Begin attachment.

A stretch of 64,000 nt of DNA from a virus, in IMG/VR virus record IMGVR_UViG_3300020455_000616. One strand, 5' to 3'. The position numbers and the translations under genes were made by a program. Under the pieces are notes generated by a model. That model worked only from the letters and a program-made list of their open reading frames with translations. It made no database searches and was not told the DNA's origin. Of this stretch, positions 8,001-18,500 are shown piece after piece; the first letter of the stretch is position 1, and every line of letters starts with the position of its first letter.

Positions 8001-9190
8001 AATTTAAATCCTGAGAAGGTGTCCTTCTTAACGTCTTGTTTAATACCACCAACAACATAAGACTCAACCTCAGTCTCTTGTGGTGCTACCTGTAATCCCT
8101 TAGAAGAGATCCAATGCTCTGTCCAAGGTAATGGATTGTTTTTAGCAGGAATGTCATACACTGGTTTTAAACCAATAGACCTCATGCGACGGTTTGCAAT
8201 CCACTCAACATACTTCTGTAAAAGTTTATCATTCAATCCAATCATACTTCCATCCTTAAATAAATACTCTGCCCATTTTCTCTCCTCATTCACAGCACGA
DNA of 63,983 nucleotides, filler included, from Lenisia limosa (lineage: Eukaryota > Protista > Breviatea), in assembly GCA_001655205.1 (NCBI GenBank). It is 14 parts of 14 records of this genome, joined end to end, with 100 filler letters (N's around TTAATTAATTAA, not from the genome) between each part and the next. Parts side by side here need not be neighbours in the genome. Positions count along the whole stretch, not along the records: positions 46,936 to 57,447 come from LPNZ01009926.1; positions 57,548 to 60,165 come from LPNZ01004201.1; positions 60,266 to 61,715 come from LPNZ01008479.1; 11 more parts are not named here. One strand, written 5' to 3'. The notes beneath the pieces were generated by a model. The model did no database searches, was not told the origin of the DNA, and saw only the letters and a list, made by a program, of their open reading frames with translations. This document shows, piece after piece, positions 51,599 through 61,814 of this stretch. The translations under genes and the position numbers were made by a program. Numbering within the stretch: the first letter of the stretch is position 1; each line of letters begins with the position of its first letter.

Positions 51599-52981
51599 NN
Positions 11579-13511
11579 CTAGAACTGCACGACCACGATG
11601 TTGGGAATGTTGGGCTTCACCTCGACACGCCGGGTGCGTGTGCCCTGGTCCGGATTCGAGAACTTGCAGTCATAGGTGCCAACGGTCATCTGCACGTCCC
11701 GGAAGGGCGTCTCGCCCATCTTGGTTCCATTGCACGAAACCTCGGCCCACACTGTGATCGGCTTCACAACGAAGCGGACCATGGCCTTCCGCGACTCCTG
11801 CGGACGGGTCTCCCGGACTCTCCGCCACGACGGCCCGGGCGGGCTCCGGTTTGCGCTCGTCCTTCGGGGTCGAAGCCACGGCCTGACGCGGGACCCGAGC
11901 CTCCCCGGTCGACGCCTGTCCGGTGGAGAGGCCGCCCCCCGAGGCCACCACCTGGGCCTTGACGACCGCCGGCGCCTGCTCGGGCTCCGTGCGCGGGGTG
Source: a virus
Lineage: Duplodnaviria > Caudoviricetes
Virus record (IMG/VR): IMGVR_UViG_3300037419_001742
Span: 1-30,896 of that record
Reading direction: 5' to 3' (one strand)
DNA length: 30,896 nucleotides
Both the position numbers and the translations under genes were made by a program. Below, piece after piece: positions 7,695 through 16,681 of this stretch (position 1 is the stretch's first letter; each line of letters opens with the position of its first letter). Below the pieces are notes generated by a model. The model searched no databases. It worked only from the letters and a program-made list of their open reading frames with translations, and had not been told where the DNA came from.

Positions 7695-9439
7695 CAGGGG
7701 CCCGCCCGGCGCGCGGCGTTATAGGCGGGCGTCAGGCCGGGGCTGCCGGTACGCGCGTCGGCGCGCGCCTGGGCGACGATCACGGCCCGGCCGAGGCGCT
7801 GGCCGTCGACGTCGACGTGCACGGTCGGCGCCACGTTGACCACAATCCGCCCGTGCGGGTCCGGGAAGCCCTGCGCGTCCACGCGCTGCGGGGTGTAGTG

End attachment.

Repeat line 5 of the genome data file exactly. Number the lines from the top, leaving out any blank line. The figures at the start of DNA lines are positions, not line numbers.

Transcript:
8201 CCACTCAACATACTTCTGTAAAAGTTTATCATTCAATCCAATCATACTTCCATCCTTAAATAAATACTCTGCCCATTTTCTCTCCTCATTCACAGCACGA